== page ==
Well, if you're ever in the Annapolis, MD area, check out the Rams Head On Stage at the Rams Head Tavern in Annapolis. Their ticket app shows all the seats and even shows you where the poles are (they're not that big, but they're there). You hover your mouse pointer over a table on the map and it tells you how many seats are available at that table (hint: the close ones sell out quick!). Click on the table and then pick the seats you want. It's a small venue (~250 seats or so as I recall; you can count them for yourself), and you can hear fine from any seat and see pretty good from most. You may want to visit the site just to see the ticket app. Then again, it may depress you too much!
They have folk, blues, jazz, oldies, rock, comics -- a rather eclectic schedule. I usually try to catch Tom Rush (from the 60s -- showing my age) when he swings by on a yearly tour. There's nothing like sitting up close to someone like him playing a slide guitar version of "The Galveston Flood" as an encore. It'll make you swear off large venues forever.
In the Detroit area the original problem was that scalpers would purchase all of the good seats at the time that tickets went on sale, and then charge a "service fee" to sell you any of those tickets. So somehow things changed and instead all of the tickets are sold by the ticket sales companies, who charge you a service fee for the privalege of purchasing an overpriced ticket.
But it does not bother me any more because I have abandoned the whole thing, since the crowd noise at any concert stays well over 100DB constantly, and the music is played loud enoug to sort of be heard over the crowd noise. So the whole thing becomes one very unpleasant experience to avoid. If a group is not able to produce music that is worth hearing with no visuals or concert gimmicks, then they are not worth the effort to see.
The ticketing industry has been been screwed up (corrupt?) since the dawn of time. Many a story has appeared in journals talking about price fixing and manipulation. This is not new.
When tickets go on pre-sale, the amounts are limited and the seating choices are just as bad. In most cases, the tickets available are second level and other non-premium areas. Why? Because the pre-sale buyers are going to buy anyways, it makes financial sense to sell them marginal tickets that might go unsold once available to the general public.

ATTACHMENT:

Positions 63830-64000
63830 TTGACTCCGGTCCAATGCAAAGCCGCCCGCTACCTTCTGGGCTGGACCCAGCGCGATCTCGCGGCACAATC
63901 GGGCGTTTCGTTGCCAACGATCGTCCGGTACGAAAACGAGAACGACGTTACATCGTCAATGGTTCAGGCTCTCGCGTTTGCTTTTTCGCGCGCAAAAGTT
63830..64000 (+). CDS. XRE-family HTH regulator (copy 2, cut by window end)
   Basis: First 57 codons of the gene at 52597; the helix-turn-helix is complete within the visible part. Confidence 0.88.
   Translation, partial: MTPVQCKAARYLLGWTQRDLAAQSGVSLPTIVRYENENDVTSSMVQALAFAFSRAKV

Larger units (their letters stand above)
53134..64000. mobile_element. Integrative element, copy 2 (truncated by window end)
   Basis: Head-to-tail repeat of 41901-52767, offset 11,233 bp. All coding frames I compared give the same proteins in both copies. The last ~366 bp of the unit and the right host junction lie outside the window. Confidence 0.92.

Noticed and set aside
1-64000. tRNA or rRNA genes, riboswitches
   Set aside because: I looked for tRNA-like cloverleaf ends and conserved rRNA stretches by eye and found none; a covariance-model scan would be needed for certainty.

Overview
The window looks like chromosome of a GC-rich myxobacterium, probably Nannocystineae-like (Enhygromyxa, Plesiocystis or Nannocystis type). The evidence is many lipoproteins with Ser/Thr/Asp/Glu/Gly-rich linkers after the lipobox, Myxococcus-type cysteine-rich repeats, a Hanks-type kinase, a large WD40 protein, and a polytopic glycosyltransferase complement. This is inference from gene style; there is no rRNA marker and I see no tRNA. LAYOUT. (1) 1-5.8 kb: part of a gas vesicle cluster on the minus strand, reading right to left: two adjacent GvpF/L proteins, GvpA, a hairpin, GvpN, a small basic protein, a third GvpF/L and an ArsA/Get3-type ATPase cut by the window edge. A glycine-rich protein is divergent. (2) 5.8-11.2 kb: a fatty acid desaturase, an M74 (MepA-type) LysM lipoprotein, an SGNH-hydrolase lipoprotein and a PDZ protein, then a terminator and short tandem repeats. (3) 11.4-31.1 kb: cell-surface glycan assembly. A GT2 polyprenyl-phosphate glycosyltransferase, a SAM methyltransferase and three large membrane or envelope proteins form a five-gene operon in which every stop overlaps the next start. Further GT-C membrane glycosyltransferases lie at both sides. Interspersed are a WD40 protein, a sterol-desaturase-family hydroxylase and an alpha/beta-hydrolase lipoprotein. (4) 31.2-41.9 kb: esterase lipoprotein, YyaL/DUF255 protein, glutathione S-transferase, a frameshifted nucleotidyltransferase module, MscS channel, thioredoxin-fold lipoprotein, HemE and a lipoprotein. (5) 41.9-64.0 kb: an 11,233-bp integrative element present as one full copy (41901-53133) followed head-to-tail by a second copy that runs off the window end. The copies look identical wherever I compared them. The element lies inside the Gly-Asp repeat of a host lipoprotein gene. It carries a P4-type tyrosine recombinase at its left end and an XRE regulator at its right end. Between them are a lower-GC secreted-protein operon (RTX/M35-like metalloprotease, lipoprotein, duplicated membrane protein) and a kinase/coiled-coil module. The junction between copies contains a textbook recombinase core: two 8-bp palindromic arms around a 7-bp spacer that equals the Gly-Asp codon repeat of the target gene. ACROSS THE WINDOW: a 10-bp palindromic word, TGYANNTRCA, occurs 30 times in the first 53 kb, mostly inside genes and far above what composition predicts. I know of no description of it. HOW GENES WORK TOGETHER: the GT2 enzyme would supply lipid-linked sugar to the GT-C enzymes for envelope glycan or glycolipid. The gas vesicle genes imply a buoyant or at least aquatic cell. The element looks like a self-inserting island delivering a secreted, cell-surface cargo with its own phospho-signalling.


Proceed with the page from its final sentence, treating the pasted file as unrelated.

I have found that the ticket companies will hold a block a premium tickets and release them for sale within the last few days before the event. Many a time I've gotten floor seats days before (and day of) the event while my friends sit in the nosebleed section. All because they bought in advance. Patience is a virtue.
While it may not work all the time, it does in most instances. Try it for your next concert and report your success ... if anything, it'll give you a topic for another article :)
What are the engineering and design challenges in creating successful IoT devices? These devices are usually small, resource-constrained electronics designed to sense, collect, send, and/or interpret data. Some of the devices need to be smart enough to act upon data in real time, 24/7. Are the design challenges the same as with embedded systems, but with a little developer- and IT-skills added in? What do engineers need to know? Rick Merritt talks with two experts about the tools and best options for designing IoT devices in 2016. Specifically the guests will discuss sensors, security, and lessons from IoT deployments.